Principals are frustrated with the distinct lack of understanding on the part of civil servants and others who contrive such schemes yet are apparently unaware of the key issues facing schools today.  More delegated funding, allocated via the Common Formula circulation, would permit principals the luxury of making professional judgements about such issues as class size and special educational needs support teaching, which will ultimately affect standards in literacy and numeracy, pupils’ self-esteem and reap benefits far beyond the enjoyment gained from attending an after school club.
As we have heard so many times in this chamber there is a lack of leadership from the Minister on this issue.  She seems to be promising one thing then delivering another.  Action is required on this issue or our children’s education at primary level will continue to suffer. 

In turning to parental involvement in education

Children spend a relatively small amount of their overall time at school; it is family background, cultural factors and material needs which have the most significant impact upon educational outcomes. Whatever the norm is in school attendance many underachieving children spend a lot less often opting out of school at an early age.

And the Westminster Government and this Assembly has progressively viewed schools as the driving force of social cohesion with teachers becoming an emergency service for the extensive problems of society.  This ‘top down’ tactic has forced schools to be held responsible for a growing variety of social activities to the wider community. 

This has diluted parental accountability and participation with the learning of their children and demotivated aspiring principals and teachers within the teaching profession. Principals and teachers who have strong leadership qualities and who can make a difference in the lives of our children.

We need policies that place HIGH value on the important roles of families and communities and give them a stake in the education of their children.  We need to lend a hand so parents can take more responsibility for their children by supporting their participation in education and allowing them to help, in partnership with the teachers, meet their children’s educational needs.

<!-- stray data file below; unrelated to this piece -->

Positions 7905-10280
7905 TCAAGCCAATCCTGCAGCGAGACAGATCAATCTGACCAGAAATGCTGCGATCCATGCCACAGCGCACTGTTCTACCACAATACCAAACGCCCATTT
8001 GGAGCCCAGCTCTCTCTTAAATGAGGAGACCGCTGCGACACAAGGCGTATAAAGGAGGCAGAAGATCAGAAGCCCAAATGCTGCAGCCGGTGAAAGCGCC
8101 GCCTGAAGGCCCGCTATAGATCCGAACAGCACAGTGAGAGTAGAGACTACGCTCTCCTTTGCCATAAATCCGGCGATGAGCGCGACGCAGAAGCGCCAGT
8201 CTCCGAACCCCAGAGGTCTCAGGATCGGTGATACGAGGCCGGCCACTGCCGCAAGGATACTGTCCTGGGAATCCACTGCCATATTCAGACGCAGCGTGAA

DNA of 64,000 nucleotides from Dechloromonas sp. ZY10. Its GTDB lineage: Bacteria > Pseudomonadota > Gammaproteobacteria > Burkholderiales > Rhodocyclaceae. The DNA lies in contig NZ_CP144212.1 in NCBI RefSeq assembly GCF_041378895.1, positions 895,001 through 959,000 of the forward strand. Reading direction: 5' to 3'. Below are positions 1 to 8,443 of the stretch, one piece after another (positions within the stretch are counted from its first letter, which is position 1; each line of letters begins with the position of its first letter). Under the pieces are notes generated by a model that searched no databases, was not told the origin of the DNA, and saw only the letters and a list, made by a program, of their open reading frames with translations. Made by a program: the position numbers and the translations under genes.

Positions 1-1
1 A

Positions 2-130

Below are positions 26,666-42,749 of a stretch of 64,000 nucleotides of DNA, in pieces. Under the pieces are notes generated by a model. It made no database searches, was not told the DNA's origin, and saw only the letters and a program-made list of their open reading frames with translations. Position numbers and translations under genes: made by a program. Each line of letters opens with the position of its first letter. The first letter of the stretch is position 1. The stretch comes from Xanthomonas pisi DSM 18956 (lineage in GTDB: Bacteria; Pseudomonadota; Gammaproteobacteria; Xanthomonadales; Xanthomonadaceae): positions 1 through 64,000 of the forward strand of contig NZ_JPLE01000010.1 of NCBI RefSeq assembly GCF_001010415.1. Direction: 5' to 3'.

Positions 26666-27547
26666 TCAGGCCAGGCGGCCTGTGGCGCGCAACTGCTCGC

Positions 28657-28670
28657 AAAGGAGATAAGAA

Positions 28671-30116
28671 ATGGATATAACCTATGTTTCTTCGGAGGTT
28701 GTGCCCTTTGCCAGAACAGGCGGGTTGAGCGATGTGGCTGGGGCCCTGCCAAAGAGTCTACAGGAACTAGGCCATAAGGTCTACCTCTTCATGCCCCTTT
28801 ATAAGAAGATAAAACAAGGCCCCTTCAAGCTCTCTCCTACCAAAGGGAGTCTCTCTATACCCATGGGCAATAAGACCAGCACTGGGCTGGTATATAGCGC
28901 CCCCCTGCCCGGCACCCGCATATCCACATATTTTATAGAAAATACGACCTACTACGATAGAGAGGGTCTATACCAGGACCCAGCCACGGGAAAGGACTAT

We need to encourage a cultural change within the education system and our society to bring long-term benefits to children from disadvantaged backgrounds and indeed those who find it difficult to learn. This cannot be achieved without investment.

Teachers are not only teaching children but are also acting as surrogate parents to a minority of the children.  This results in the education of the majority of the class suffering.  It also means that teachers have no non-teaching time to sort out issues for the classroom.  This points to a need to not only make the parents more involved in the education of their children, but also a need for further investment in pastoral care in schools.  Pastoral care is an important part of the education of our children; however, primary schools in East Belfast do not have the money in their budget to afford the luxury to employ a member of staff such as a pastoral care worker.

Primary education is the foundation, the building block that future education success will be built upon.  It needs holistic funding to ensure the education standards can be met by the teachers and that parent support and involvement can be achieved both in the school and in the parental home. The children currently in primary education are being failed due to inadequate of funding package of the primary sector. 

East Belfast Primary School Strategy
The strategy for primary school education in the east of the city needs to be agreed with the Principals and implemented.
We know that pupil numbers is an important factor in the keeping open of a school. However, we do not want to see a repeat of the Mersey Street incident which saw a primary school in the heart of the constituency close as a one off decision and without an overall strategy for the constituency being in place.